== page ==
In response to the court's order, Mobil submitted on May 31, 1983 a second sworn statement of Walter E. MacDonald and several exhibits to demonstrate the continuing need for confidentiality of the depositions. R.E. at 203. Mr. MacDonald reaffirmed the confidential nature of Mobil's arrangements for transporting oil from Saudi Arabia. R.E. at 204. He again noted the impact that disclosing such information may have on Mobil's access to crude oil from Saudi Arabia. 8 R.E. at 204. He explained that Mobil's counsel "were instructed to designate as confidential any portion of a deposition where Mobil's confidential documents were used or where the subject of Mobil's proprietary business relations with its Saudi partners was brought up." R.E. at 208-09. Thus, while confidential designations were not assigned after a document-by-document examination, they were assigned according to a systematic method tailored to protect only sensitive material.

While Mr. MacDonald noted that he had been able to review only a few of the 3800 pages of depositions, he did attest that he was "generally familiar with the subject-matter of the documents ... as well as [with] the underlying transactions and their importance to Mobil." R.E. at 211. Mr. MacDonald assured the court that

Mobil's documents and information relating to its involvement in Samarco and its other shipping business remain confidential today as internal, proprietary, competitive information. Mobil has taken considerable care to maintain this information as nonpublic, proprietary material ....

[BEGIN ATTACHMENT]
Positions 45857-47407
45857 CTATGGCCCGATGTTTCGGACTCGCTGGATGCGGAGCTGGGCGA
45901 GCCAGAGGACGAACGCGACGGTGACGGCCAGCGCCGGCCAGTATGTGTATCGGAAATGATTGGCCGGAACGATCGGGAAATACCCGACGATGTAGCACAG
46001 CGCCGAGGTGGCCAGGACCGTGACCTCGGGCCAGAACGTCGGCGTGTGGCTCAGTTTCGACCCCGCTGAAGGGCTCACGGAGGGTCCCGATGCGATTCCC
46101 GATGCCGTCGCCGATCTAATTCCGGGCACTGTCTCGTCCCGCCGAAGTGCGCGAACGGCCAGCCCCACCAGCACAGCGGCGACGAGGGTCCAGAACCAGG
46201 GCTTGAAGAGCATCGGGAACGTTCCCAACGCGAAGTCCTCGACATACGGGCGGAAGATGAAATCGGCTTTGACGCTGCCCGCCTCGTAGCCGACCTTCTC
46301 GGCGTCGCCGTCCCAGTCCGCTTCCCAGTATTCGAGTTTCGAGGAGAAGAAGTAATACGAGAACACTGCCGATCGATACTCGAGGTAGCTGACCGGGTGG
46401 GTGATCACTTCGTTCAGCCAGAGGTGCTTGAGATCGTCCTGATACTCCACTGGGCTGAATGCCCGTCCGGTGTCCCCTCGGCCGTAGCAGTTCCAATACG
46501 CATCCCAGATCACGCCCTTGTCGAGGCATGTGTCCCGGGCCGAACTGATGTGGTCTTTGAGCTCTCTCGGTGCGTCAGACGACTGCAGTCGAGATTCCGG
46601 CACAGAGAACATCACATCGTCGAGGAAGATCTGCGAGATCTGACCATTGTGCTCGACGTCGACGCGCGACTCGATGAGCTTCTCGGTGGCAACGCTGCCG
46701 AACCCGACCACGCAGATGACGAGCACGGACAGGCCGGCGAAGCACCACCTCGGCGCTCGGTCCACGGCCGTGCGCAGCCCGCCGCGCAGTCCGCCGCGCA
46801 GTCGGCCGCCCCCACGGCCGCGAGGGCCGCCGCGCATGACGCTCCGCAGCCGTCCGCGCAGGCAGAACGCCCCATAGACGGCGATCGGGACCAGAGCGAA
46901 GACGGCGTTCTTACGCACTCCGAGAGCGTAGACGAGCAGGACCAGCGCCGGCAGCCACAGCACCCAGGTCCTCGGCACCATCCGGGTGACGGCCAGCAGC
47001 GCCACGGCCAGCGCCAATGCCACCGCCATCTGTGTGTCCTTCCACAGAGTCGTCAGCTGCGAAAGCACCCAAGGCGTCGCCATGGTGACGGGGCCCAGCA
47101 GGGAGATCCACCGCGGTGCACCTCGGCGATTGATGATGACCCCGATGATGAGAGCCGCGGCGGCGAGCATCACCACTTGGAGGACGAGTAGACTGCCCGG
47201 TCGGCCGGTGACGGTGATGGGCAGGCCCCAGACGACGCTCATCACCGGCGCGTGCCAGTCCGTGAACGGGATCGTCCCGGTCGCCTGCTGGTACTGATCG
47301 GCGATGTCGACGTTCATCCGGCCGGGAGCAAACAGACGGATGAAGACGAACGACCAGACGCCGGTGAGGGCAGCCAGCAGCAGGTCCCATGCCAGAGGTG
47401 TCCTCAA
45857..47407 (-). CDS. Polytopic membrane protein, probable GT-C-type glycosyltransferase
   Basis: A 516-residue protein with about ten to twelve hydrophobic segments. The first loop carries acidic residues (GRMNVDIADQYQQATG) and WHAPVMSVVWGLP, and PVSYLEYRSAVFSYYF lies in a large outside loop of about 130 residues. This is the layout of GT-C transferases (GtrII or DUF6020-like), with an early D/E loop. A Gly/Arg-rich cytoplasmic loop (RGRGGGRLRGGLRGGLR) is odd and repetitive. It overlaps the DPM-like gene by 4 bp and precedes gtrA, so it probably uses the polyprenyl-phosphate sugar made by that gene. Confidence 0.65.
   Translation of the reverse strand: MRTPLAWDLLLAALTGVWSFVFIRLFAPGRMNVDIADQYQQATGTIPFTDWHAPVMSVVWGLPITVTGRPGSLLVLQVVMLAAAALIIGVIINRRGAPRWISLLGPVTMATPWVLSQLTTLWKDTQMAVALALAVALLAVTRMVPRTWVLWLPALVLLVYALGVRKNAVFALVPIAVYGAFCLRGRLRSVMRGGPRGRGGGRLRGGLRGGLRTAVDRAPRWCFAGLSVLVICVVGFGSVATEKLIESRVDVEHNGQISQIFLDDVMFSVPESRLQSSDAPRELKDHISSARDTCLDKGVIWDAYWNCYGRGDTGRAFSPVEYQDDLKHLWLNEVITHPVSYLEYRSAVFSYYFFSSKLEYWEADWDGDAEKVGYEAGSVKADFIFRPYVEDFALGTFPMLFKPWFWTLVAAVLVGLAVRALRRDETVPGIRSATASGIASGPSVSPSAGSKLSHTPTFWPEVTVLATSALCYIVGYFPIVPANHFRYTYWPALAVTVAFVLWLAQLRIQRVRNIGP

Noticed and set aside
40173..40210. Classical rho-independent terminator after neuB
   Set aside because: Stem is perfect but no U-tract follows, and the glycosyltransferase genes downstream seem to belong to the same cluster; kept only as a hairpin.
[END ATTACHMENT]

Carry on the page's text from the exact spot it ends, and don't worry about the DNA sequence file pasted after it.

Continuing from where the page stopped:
Because Mobil is involved with these same persons [referred to in the depositions] today ... it is just as important that Mobil's internal deliberations and analyses (as well as its confidential communications with its partners) remain confidential and nonpublic. No business organization can function effectively in the business marketplace if its internal, competitive documents and information are made public.

R.E. at 211-12. Mobil attached to this affidavit an exhibit listing thirty-three depositions and the confidential and nonconfidential portions of each deposition transcript. R.E. at 222-23.

On June 21, 1983, the district court unsealed all 3800 pages of depositions. Tavoulareas v. Washington Post Co., No. 80-3032 (D.D.C. June 21, 1983). While the court noted that Mobil would not "have had to conduct a page-by-page examination of the over 3800 pages of sealed deposition," it concluded that "[i]t is sufficient merely to state that the justification Mobil has provided is not specific enough to warrant the continued sealing of these documents." R.E. at 231-32. On June 23, 1983, Mobil appealed this order. We have jurisdiction under 28 U.S.C. Sec. 1291 (1976).

After full consideration, we disagree with the district court's conclusion that Mobil's showing was insufficient to justify continued confidentiality of those depositions never used at trial. Our decision follows from a different view of the relevant statutory and constitutional...